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Second hand clothes - would you or wouldn't you - and is it really a class thing?

134 replies

flobbleflobble · 30/06/2005 08:38

Do you let your kids wear second-hand clothes?
I have just read a book which claims that this is a class indicator!
Apparently only the higher social classes find it acceptable to wear second hand clothes.

OP posts:
CountessDracula · 30/06/2005 09:56

Maybe it is more related to how good the charity shops are in your area. I buy lots of stuff for dd and me in charity shops, our local ones are full of brand new looking great clothes for pennies!

Why would anyone care if something is second hand, you can wash it! (not knickers or shoes obv ;))

rickman · 30/06/2005 10:02

Message withdrawn

wysiwyg · 30/06/2005 10:07

Don't mind having clothes for the kids from friends (ie I know where they come from), and would buy second hand if they were in excellent condition. However sometimes I've had bags of kids clothes given to me (people seem relieved to offload these) and lots of the items are pretty worn out, or have stains.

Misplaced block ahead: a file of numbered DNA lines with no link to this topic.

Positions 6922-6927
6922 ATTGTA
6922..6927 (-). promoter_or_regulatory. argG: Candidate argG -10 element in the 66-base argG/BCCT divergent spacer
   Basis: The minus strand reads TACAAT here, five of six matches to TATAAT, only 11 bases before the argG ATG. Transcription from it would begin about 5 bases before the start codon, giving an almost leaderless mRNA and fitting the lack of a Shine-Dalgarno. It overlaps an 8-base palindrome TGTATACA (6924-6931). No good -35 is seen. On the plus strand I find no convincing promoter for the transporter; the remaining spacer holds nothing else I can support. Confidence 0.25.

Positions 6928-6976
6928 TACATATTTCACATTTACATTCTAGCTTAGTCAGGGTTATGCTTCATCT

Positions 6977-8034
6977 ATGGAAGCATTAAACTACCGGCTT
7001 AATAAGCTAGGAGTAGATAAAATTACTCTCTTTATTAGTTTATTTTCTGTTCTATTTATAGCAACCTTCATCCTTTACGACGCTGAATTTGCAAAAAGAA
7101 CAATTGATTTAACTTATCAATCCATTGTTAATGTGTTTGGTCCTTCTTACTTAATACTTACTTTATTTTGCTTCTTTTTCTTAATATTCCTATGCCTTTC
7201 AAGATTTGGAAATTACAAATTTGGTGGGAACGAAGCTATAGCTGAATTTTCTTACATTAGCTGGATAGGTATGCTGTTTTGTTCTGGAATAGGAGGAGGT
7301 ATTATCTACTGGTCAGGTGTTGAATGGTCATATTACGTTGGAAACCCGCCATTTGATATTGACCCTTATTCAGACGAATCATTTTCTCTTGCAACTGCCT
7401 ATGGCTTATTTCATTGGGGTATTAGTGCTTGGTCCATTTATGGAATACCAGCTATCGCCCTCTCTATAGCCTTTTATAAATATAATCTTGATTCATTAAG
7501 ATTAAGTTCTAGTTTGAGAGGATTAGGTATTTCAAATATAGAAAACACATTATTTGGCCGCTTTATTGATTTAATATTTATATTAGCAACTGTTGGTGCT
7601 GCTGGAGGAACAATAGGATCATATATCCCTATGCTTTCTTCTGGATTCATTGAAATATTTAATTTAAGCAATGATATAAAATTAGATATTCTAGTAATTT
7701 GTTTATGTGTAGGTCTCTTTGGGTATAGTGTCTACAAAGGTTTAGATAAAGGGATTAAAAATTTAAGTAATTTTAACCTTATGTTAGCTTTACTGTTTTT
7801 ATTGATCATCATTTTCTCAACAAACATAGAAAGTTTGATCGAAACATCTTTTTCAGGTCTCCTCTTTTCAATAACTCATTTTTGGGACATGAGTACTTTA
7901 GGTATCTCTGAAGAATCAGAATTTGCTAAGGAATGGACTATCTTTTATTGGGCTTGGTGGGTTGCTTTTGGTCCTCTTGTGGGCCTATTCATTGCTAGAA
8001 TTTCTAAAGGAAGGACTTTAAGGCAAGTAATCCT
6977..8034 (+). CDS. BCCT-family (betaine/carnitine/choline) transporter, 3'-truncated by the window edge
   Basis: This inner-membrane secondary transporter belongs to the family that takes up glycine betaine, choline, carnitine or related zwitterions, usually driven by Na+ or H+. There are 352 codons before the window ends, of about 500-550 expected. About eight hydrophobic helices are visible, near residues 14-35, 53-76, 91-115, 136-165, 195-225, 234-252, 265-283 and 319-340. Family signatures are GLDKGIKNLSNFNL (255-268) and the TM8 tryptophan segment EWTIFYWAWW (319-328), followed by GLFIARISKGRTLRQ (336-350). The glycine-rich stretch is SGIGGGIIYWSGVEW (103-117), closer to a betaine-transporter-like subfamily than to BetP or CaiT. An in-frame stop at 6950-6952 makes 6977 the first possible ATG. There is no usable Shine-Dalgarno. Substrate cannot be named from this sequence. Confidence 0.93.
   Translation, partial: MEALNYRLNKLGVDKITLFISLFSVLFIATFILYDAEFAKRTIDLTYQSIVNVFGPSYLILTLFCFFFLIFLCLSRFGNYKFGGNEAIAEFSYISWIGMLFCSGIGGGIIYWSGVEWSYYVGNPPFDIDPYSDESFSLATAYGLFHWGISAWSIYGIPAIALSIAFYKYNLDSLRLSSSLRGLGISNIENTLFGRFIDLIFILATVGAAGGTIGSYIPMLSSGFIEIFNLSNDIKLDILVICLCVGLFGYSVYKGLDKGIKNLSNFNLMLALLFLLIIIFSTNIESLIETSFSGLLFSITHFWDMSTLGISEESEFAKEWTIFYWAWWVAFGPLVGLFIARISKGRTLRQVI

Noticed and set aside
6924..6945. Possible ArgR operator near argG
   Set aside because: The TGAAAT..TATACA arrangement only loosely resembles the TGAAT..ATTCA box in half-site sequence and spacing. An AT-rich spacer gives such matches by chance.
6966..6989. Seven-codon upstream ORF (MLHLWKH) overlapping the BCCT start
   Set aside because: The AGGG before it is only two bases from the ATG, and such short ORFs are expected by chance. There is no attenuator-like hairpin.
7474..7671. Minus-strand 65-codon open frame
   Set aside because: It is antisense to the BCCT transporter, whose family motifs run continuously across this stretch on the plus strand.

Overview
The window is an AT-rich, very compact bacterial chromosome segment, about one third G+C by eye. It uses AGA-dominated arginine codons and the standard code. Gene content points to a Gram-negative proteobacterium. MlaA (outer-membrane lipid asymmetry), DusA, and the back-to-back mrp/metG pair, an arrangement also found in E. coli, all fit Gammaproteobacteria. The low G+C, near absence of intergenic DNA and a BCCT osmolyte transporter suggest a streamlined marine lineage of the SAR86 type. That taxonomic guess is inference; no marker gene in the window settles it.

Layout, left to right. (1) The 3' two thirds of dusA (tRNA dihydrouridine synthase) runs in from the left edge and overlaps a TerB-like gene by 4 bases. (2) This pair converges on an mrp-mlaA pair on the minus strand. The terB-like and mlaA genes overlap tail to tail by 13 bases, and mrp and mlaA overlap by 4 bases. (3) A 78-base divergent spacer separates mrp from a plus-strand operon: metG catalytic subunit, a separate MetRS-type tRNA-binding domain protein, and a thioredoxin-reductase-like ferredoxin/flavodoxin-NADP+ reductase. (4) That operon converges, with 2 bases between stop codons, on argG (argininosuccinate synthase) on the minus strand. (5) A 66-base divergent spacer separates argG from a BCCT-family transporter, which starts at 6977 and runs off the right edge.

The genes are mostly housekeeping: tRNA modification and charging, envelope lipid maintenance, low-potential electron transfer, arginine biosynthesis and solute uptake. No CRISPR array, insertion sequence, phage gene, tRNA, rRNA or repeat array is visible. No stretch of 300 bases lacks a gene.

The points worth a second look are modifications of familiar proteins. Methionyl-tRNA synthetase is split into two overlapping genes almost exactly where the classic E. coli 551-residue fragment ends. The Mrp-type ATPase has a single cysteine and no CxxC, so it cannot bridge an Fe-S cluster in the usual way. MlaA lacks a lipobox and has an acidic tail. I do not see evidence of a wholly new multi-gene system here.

Sometimes I think things are getting cheaper these days - nappies and wipes for example are always on offer, there seem to be more sales in shops about every 3 months now (when I was younger weren't the sales only in January?)so I almost always buy stuff in the sales. (Boden online clearance for eaxmplae gives massive savings).
When I was a young student I remember the winter weather coming on, and going out to the "Spastic Society" charity shop (is was called that then!) to buy a new winter coat - a man's rain mac for £10!

Times have changed a bit!

ninah · 30/06/2005 10:07

fio - WHERE?!

colditz · 30/06/2005 10:08

No, that can't be true, because I always have had my son in second hand clothes!

ScrewballMuppet · 30/06/2005 10:15

i grew up wearing a mix of them and new wasn't too fussed as long as I had something nice to wear.
My ds's were a mix too especially ds2 he gets ds1 cast offs
As for a class thing.....maybe it's that lower classes(hate that term, as everyones definition of lowere/poorer classes is different) are very sensitive as being seen as not being able to afford new things so feel the need to buy everthing new to prove something...I'm not sure.